Chapter Two: The Brown Land
Part One: Where The Dead Men Lost Their Bones
In which Scrutator Semper assembles his pawns for a grand scheme
Victus Semper, Scrutator Overseeing the Governance, Distribution, Justification, Flagellation and Sewage of Merwynn, cracked his knuckles and rose from the chair behind the desk where he spent most of his days. He strode – he always strode, he was not a man for hesitant steps – to the doors of his office and turned the key in the lock. Thus satisfied with the inviolability of his sanctum he returned to the desk and doffed the burnished mask which offered the world the haughty visage of a Sul-Menite Scrutator. The face beneath was if anything even haughtier, his thin-lipped mouth was ever downturned, his eyes could strike sparks, his nose was aquiline and pronounced.
Not a man to dwell much on his own vices when those of others were ripe for the persecuting, he flipped the lid on his desk humidor and plucked out a cigar. The cigar having been lit, he stalked across the office to the map table, the birthplace of all of his schemes and stratagems. The usual street map of Merwynn had been replaced, in its stead lay a map of the hinterland surrounding the city. To the northeast the Dark River that sustained the city refused to abide to its banks and burst all over the landscape, forming the treacherous marshland of the Darkfen. Further to the northeast the Darkfen merged mangroviously into the Darkholm, a forbidding forest which stretched for hundreds of miles. Trollkin, gobbers, and all sorts of other undesirables made this wasteland their home.
Scrutator Semper twitched his lips in satisfaction as he surveyed the changes he would bring to this maelstrom of disordered life. The Darkfen was overlaid with a network of coloured paper which linked back to the city of Merwynn, spiralling around a central hub in the very heart of the marshland. This would be the Great Works. It would use the ingenious devices first formulated by the settlers of Ancient Icthier to dredge water up from caverns below the desert to purify the fetid water of the Dark River. This cleansed water would flow back to the city of Merwynn, free from disease and blessed with the civilising touch of Menoth. It would require hundreds of miles of metal piping, which would require hundreds of tons of metal ore. This was one reason the Great Works had been held up for so long, since his initial plans when he took up his scrutatorship over the Llaelese city.
The answer to his prayers – not that he prayed to Menoth for anything, Menoth gives what Menoth wills, these are figurative prayers – had come with the recent survey conducted by that famous bleeding heart explorer Viktor Pendrake. While the good Professor was hobnobbing with the squalid denizens of the Darkholm, his keen mind could not help but notice that they carried iron weapons, so unlike the usual scrabbled-together junk that such tribes in other regions carried. He discovered that the mountains which the Darkholm surrounded and engulfed were brimming with deposits of iron ore. According to the horrid locals’ superstitions, these came from when the Devourer Wurm was trying to cook a romantic meal for Dhunia over an ancient volcano, but his frying pan melted everywhere and was forgotten in the resulting spat.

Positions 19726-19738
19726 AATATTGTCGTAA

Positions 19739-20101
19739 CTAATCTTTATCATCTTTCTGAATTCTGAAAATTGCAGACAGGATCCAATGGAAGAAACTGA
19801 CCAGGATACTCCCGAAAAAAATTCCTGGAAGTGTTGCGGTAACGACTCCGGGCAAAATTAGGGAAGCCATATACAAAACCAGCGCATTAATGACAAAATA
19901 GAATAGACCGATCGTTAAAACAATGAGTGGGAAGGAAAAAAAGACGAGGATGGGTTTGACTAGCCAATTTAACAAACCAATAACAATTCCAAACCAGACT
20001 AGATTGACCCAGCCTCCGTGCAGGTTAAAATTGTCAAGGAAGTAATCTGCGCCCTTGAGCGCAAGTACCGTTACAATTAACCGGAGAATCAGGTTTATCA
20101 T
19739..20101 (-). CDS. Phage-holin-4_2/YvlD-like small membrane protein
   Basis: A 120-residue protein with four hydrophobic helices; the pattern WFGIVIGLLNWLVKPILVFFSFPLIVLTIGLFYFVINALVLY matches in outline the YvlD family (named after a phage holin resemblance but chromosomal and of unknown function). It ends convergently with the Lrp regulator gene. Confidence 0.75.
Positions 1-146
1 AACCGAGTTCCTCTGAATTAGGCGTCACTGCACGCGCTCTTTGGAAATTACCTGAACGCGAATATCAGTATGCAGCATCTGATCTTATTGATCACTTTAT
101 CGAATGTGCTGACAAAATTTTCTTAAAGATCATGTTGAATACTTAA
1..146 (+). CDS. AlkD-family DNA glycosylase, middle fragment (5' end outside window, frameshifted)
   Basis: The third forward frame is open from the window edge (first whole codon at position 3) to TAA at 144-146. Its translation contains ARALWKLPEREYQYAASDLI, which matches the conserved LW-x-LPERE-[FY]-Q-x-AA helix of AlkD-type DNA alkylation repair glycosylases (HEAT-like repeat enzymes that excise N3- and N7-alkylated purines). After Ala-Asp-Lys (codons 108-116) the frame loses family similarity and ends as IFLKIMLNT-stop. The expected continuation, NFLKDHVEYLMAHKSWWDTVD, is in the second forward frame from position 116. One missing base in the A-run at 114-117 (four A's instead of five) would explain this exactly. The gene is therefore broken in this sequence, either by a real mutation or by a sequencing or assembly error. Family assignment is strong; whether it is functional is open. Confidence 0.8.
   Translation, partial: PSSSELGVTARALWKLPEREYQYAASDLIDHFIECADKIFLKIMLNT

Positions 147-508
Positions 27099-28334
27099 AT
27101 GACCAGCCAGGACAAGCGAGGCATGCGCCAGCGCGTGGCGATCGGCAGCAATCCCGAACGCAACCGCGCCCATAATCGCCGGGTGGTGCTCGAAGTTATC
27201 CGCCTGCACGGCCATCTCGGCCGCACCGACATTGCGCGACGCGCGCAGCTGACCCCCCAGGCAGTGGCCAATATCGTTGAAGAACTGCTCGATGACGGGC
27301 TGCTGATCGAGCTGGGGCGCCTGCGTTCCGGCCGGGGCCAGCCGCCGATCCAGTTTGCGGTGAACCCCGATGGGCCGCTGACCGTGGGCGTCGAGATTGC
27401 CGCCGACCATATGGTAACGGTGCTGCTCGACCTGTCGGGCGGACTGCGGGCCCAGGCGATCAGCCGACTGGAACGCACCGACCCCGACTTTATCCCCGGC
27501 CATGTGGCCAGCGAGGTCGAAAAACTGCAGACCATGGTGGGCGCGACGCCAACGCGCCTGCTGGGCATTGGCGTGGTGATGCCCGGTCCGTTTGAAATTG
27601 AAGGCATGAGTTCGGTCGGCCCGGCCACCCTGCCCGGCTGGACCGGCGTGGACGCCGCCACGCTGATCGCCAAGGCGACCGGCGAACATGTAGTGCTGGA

Pendrake had written up his findings and sent them in to the Corvis University Review, along with some drivel about how the inhabitants of the Darkholm had as much right as anyone to blah blah blah. Scrutator Semper was a subscriber to the Review, because all right-thinking people in Immoren are. After tearing out and burning half of the journal as offensive in the eyes of Menoth, he came back to Pendrake’s article. Usually the Cygnaran Professor’s name on a publication was enough to consign it to the flames, but it was saved this time as it was of local interest. And indeed the Scrutator offered thanks to the Lawgiver when he saw what Pendrake had found. Miles upon miles of iron deposits, and right on the front door of Merwynn! The project which Semper had planned was blessed indeed!
A knock on the door disturbed the Scrutator’s reverie, and he glanced at the clock on the wall. Whoever it was, they were early, which to Semper’s meticulous mind was as unforgivable as tardiness. Scrutators always like things arranged just so. Still, he returned to the desk, donned his mask and went to unlock the door. He waited until he was seated behind the desk again before declaiming “Enter”. It did not do to appear to be a servant in one’s own domain.
The figure who obeyed was one whose disreputability could not be masked by the fine clothes he wore. Hair half-tamed by a tub of grease, along with a scrubby beard, united with a nose broken many times over gave a portrait of a man who had grown up facedown on the streets. His eyes roved over the chamber, always giving the Scrutator the impression he was thinking of ways to rob it. In those days the Scrutator didn’t trust me as much as he came to in later years.